Wireless is no substitute for wired services. Only on paper in some CEO office is it acceptable. Big rain storm, service is out. Latency for something requiring quicker response is also an issue. People scoff at gamers, but there are a lot of them out there and they spend money too.

DSL is alive and well. The problem is it is regulated and no one wants to play fairly with that. They want to force wireless (unregulated) onto people by gutting current regulations then treat consumers like milk cows.

I think by fixed wireless, elefante72 was meaning LTE. LTE doesn't suffer rain fade (nor should a properly aligned modern dish install, either).
Chubbysumo

join:2009-12-01
Superior, WI

Re: Where will the 15 million rural customer locations be?..

LTE is still no substitue for fixed line broadband, and it never will be in its current state. High overage fees and low caps are not a replacement for DSL.
Cobra11M

join:2010-12-23
Mineral Wells, TX

Re: Where will the 15 million rural customer locations be?..

True fixed wireless providers will take up the slack, dish, sprint, Nextlink (in north texas), theres many of fixed providers popping up WISP, that can do rural areas no issues
wispalord

join:2007-09-20
Farmington, MO
yes it is on the licenses bands and 5.4-5.8 ghz you can get over 200mbs through it thought internet speeds are based on back haul and it don't break unless its removed from the house by wind rain nothing affects it mount it good if it the tornado is coming you shouldn't be online anyhow lol though I say this and I would be the one outside making sure the antenna didn't move...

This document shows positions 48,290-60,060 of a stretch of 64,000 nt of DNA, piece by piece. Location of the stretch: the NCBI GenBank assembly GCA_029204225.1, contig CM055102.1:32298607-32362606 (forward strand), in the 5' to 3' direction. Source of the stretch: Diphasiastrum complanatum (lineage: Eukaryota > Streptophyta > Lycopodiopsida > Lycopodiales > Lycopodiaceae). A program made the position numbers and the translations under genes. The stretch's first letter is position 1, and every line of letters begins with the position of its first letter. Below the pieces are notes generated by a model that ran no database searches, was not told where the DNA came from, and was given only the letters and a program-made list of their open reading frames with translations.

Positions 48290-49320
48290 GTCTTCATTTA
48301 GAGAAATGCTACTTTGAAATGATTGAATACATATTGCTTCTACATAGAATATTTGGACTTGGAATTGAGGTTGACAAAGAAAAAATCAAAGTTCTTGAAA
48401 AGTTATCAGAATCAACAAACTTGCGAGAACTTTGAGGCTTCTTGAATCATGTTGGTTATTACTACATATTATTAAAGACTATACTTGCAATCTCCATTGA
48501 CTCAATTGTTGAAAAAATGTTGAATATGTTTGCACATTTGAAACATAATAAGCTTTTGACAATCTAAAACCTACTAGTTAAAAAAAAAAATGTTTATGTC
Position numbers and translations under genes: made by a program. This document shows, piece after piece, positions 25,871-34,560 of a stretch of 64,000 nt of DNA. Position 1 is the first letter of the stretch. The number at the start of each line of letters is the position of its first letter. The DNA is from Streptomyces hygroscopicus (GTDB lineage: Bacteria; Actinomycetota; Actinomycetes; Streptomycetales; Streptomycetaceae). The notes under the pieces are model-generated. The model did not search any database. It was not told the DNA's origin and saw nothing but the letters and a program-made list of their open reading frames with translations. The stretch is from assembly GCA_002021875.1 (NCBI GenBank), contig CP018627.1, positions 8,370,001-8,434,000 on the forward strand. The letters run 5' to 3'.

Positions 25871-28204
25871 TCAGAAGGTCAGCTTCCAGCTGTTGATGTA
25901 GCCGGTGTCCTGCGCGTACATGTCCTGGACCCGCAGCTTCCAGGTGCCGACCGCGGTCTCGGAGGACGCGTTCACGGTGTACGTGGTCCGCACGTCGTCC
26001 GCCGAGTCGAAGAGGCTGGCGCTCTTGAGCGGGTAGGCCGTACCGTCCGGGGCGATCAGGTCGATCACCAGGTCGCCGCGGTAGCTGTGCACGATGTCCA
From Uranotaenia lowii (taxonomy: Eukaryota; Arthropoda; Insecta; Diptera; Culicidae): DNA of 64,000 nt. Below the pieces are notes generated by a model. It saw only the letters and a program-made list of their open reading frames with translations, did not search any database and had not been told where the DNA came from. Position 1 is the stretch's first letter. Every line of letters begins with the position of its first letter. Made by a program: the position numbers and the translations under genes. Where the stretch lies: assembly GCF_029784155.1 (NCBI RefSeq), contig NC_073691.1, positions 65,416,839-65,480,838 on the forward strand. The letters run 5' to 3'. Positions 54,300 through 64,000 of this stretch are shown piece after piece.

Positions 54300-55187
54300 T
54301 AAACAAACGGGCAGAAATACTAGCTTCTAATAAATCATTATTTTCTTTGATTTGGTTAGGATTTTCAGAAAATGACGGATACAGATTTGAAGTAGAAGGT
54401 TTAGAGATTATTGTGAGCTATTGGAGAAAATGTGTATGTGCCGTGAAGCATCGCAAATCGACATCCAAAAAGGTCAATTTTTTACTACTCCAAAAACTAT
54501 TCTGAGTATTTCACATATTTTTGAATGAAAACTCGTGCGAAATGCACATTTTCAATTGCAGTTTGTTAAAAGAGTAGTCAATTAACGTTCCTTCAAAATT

BiggA

join:2005-11-23
EARTH
The biggest issue is bandwidth. Latency is basically a non-issue on LTE, but aggregate bandwidth makes LTE suitable only for the most rural areas with very low POPs density.
smcallah

join:2004-08-05
Home
You seem to not know how fiber that AT&T has laid in the ground works. Just because fiber goes near you doesn't mean it's fiber than can be used to service you. Do you have any idea how many fiber strands are in there? Where does the fiber terminate? Fiber is just not some magical medium that you connect to and voila, you have service.

There are so many factors that you don't know about the fiber that you frustrate yourself into believing that AT&T is purposely not serving you, even though fiber is near you.
UofMiamiGrad
Premium
join:2001-02-03
Great Neck, NY

NFL Sunday Ticket or Bust

Well the whole deal hinges on Directv being able to renew the NFLST package that ends after this upcoming season. If Directv fails to get a new deal AT&T walks from the merger.

»online.wsj.com/news/articles/SB1···no64-wsj

For AT&T Inc., T -1.93% DirecTV DTV -1.37% is only as important as its football rights.

AT&T can walk away from its $49 billion merger with DirecTV if the satellite-TV provider isn't able to renew its prize "Sunday Ticket" offering with the National Football League on "substantially…the terms discussed between the parties," AT&T said in a filing with the Securities and Exchange Commission.

morbo
Complete Your Transaction

join:2002-01-22
00000

Re: NFL Sunday Ticket or Bust

This puts DirecTV in a difficult negotiating position.
Cobra11M

join:2010-12-23
Mineral Wells, TX

Re: NFL Sunday Ticket or Bust

whats a few billion to exit out of the business
SunnyD

join:2009-03-20
Madison, AL